The whole "sensors were broken" thing should never be a reason for a plane to crash if this alternate mode of flying is possible.
For reference to set-up the situation:
"On 30 Oct. 1991, United States Air Force Sikorsky HH-60G Pave Hawk, assigned to the 106th Rescue Wing, nicknamed the Jolly 110, New York Air National Guard, headed out into a hurricane that would become known as “The Perfect Storm.” Aboard were Major C. David Ruvola, pilot; Captain Graham Buschor, co-pilot; Staff Sergeant James R. Mioli, flight engineer; and pararescue jumpers Technical Sergeant John Spillane and Technical Sergeant Arden Rick Smith. Their mission was to attempt a rescue 250 miles (400 km) out to sea.
Due to the severity of the storm—a weather buoy located 264 miles (425 km) south of Halifax, Nova Scotia, reported a wave height of 100.7 ft (30.7 m) on 30 Oct., the highest ever recorded in that part of the Atlantic Ocean—the Pave Hawk crew was unable to make the rescue and had to return to their base.
Having already refueled from the Lockheed HC-130 Hercules tanker three times during the mission, and with low fuel, a fourth refueling was needed for the helicopter to make it back to the mainland. Because of the the extreme turbulence and lack of visibility, Jolly 110 could not make contact with the refueling drogue trailing behind the airplane.
Major Ruvola made more than 30 attempts, but finally both drogues had been damaged by the severe conditions. With just twenty minutes of fuel remaining, Jolly 110 would have to ditch in the middle of “The Perfect Storm.”"
Now, from The Perfect Storm:
"Ruvola finally breaks out of the clouds at 9:28, only two hundred feet above the ocean. He goes into a hover and immediately calls for the ditching checklist, which prepares the crew to abandon the aircraft. They have practiced this dozens of times in training, but things are happening so fast that the routines start to fall apart.(Aside: for a good look into the utter chaos of helicopter underwater egress, see this video from SmaterEveryday) Jim Mioli has trouble seeing in the dim cabin lighting used with the night vision gear, so he can't locate the handle of the nine-man life raft. By the time he finds it, he doesn't have time to put on his Mustang survival suit. Ruvola calls three times for Mioli to read him the ditching checklist, but Mioli is too busy to answer him, so Ruvola has to go through it by memory. One of the most important things on the list is for the pilot to reach down and eject his door, but Ruvola is working too hard to remove his hands from the controls. In military terminology he has become 'task saturated' and the door stays on. " (pg 184, The Perfect Storm, S. Junger)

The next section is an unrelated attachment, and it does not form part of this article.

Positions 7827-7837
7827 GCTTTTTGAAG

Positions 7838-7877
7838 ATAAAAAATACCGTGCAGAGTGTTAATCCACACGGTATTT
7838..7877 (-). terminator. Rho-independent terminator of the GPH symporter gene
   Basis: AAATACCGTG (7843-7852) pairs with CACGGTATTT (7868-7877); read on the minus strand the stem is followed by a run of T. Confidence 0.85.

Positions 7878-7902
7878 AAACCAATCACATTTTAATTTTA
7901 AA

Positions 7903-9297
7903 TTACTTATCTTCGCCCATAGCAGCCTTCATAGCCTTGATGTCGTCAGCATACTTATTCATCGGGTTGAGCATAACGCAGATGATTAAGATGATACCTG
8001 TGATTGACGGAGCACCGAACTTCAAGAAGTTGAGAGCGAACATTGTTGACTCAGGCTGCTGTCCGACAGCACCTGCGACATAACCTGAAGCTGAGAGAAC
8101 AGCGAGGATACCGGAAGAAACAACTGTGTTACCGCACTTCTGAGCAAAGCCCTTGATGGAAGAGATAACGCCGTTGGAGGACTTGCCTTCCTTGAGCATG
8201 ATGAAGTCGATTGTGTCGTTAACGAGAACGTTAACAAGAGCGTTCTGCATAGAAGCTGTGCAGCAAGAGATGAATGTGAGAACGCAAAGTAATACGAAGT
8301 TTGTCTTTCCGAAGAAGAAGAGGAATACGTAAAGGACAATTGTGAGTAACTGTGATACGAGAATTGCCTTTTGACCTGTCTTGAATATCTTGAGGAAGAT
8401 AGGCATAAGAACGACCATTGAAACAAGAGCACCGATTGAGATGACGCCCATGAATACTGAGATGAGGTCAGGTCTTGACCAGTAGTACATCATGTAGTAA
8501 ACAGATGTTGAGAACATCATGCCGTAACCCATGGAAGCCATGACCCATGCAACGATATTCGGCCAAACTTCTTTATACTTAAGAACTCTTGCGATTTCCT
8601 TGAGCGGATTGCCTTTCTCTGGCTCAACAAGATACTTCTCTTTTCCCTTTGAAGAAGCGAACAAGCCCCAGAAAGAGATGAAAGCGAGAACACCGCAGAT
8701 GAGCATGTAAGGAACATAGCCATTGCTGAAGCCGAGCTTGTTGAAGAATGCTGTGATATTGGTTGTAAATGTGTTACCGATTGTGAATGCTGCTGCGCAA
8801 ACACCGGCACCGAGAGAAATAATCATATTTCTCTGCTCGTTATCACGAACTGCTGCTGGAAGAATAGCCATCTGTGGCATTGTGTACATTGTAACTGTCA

Now, those Lion Air pilots had better weather, much better, but the time in which they had to react was much less. Though I know nothing about how those cockpits are set-up and what the protocols are, there is a strange similarity to the Jolly 110 ditching and 'Task Saturation'.
edit: here's a story about Japan Airlines, which apaprently had a spate of accidents in 2005, but previusly, hadn't had a fatal accident since 1985 (and apparently was the last airline in 2005 to have had a crash). https://www.nytimes.com/2005/10/05/business/worldbusiness/sa...
Saudi Arabia for all that it is authoritarian isn't corrupt (within it's own country) they are pretty effective at rounding those people up on a regular basis. North Korea is stuck in the 1960's and led by an insane idiot but they execute people for using their top offices for personal gain.
That is an incredibly naive point of view on the issue. USSR used to regularly jail/execute people for corruption, so to the outside it might have looked like it was really hard on people using their positions for personal gain.
But the truth couldn't be any further from this - basically everyone was corrupt, because that's how the whole system worked - and the people who were prosecuted were the ones who have fallen out with someone even higher up. It was basically the case of everyone is guilty, but the ruling party would selectively pick people to blame for things going wrong. The surveilance apparatus was very effective and it was trivial to find something on someone, it was just a matter of how hard you looked - and I can guarantee that pretty much everyone had to either take or give a bribe at some point in their lives, because the simplest things in life(like getting coupons to buy food for example) depended on you giving a "gift" to the right person.
This is a textbook means of social control. You may also refer to our war on (some) drugs (when consumed by certain people).